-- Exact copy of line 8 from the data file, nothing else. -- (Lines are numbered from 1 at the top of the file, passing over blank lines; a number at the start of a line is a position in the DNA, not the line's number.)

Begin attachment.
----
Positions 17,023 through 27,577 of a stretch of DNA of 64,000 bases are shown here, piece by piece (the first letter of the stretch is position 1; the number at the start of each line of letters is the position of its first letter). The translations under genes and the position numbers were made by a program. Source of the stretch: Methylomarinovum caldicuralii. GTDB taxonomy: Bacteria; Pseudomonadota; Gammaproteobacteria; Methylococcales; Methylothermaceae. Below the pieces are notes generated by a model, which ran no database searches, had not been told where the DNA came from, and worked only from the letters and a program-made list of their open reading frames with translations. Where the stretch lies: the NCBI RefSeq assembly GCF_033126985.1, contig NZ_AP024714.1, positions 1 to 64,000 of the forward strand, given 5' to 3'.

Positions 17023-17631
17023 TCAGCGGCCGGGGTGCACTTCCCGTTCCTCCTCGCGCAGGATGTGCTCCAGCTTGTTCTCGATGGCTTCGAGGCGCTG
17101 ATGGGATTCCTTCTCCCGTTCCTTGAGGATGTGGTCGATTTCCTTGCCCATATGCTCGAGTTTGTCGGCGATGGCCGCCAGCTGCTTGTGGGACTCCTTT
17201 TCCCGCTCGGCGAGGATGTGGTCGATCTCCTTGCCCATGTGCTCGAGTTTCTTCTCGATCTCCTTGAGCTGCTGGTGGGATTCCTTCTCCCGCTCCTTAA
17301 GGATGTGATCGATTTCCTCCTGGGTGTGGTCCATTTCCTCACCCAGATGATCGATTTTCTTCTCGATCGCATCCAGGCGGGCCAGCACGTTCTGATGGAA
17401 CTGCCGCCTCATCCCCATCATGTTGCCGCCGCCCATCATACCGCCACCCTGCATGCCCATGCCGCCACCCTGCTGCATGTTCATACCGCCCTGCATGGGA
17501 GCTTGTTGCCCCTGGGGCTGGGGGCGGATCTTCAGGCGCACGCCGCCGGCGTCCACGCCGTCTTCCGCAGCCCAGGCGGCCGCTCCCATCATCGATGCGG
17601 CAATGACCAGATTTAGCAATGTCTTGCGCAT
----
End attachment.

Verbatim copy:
17501 GCTTGTTGCCCCTGGGGCTGGGGGCGGATCTTCAGGCGCACGCCGCCGGCGTCCACGCCGTCTTCCGCAGCCCAGGCGGCCGCTCCCATCATCGATGCGG